Last month Chancellor George Osborne announced the date for his budget – 8th July – and yes, you’d be right in thinking that this is the second budget this year. But this is an emergency financial statement following the Conservative success at last month’s election, with the plan to follow up on changes announced in their manifesto including measures regarding income tax, National Insurance and VAT. But what could this July budget mean to you?
March 2015 Budget
March’s budget held comforting news for many people and reduced the pressure on purse strings. Key measures included:
- Tax-free personal allowance increasing from £10,600 in 2015-16 to £10,800 in 2016-17 and again to £11,000 in 2017-18.
- Transferable tax allowance for married couples going up to £1,100.
- No more annual paper tax returns!
- A new personal savings allowance with the first £1,000 interest on savings income now tax-free for basic rate taxpayers.
- A new ‘Help To Buy’ ISA for first-time buyers topped up by the government to the tune of £50 per £200 saved towards a deposit.
- Class Two National Insurance contributions abolished in the next Parliament for the self-employed.
With petrol duty frozen and no increase in September and the cost of a pint falling by 1p, and the news that unemployment had fallen, you’d be forgiven for asking “Why another budget?” But another budget there is going to be; so, what could the predicted new measures mean to you?
July 2015 Budget
There were certain measures in the Conservative Party manifesto that are yet to be announced in full and these include:
- Pension and welfare reforms.
- Laws to stop income tax, National Insurance and VAT rising.
- Higher rate tax thresholds.
- More increases to tax-free personal allowances, to name but a few.
In Osborne’s announcement of the new budget date, he expressed that this budget will be focusing on ‘working people’; the Treasury goes further by hinting that this budget is likely to set out plans to honour savings that the Party promised in their campaign for the election.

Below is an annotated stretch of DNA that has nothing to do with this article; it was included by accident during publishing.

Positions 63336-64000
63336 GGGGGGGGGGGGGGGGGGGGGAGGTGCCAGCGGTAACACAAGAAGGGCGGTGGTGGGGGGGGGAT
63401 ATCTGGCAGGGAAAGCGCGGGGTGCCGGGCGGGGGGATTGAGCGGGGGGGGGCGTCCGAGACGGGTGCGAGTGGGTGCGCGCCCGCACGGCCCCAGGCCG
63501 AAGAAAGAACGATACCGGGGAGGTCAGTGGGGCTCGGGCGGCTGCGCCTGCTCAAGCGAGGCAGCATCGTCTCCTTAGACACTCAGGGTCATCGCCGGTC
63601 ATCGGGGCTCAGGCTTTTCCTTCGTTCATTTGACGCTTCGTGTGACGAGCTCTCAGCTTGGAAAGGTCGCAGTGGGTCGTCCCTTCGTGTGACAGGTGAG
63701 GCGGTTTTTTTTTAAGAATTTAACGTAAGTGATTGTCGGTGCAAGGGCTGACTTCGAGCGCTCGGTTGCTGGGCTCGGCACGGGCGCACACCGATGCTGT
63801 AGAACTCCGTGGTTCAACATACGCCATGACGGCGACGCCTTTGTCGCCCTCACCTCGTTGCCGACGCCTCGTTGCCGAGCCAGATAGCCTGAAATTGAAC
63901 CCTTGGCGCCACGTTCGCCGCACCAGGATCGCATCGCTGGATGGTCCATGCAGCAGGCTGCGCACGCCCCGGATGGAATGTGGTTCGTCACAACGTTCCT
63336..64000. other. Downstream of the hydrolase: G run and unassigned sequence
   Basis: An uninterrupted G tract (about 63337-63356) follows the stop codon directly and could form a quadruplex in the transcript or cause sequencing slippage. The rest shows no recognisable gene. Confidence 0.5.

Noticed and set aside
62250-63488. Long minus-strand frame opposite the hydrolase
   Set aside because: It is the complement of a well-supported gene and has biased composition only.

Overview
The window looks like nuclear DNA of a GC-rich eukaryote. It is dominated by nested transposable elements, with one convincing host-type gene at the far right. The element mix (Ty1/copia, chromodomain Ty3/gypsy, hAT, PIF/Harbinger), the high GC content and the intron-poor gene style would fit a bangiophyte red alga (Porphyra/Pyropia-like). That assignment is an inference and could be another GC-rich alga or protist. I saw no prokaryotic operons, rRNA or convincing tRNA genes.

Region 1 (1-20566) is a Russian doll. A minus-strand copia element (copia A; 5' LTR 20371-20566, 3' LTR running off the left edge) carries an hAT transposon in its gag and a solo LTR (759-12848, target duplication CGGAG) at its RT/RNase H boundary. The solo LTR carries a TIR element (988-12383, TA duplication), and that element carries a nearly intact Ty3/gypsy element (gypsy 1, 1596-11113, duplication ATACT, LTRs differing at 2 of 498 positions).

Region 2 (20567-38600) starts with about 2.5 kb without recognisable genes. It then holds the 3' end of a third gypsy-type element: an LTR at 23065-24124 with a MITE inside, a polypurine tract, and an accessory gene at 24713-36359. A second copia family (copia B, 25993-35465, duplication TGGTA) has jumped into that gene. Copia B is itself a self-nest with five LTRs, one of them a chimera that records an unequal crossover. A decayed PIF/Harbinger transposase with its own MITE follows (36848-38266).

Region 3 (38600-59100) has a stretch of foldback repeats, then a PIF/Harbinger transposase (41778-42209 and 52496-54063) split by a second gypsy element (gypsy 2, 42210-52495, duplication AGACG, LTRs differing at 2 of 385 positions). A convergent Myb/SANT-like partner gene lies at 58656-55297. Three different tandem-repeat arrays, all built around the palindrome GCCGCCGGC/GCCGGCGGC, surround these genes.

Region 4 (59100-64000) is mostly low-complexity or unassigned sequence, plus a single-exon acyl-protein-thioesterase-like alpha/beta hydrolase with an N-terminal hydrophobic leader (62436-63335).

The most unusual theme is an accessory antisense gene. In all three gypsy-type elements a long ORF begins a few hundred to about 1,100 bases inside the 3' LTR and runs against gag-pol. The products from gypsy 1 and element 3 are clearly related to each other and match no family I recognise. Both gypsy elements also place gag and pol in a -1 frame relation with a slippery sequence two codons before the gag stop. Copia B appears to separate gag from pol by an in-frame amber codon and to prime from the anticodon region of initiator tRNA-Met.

This latest budget comes in the wake of recent upward activity in the construction industry. Housebuilding, a key indicator of the nations’ economic growth and consumer confidence, is on the rise. Coupled with interest rates remaining at their lowest, the prediction that incomes will rise more quickly than inflation and more people finding employment – unemployment is at a seven-year low – there is every reason to believe that 8th July could be directly beneficial to you, and your pocket!
Pensions are significantly linked to income; the majority of workers have a pension of some sort nowadays but with current tax levels on your pensions (and your savings), many will be left short on retirement. As for welfare reforms, surely it is about time these are brought back in line to help the people that really need the Government’s help and support.
In fairness to Osborne, he went some way to loosening the ‘tax grip’ on our incomes by increasing the personal allowances, and helped the self-employed sector with the abolition of the Class Two National Insurance contributions in the last budget. It will be interesting to see if he is prepared to go further – we’ll keep you updated.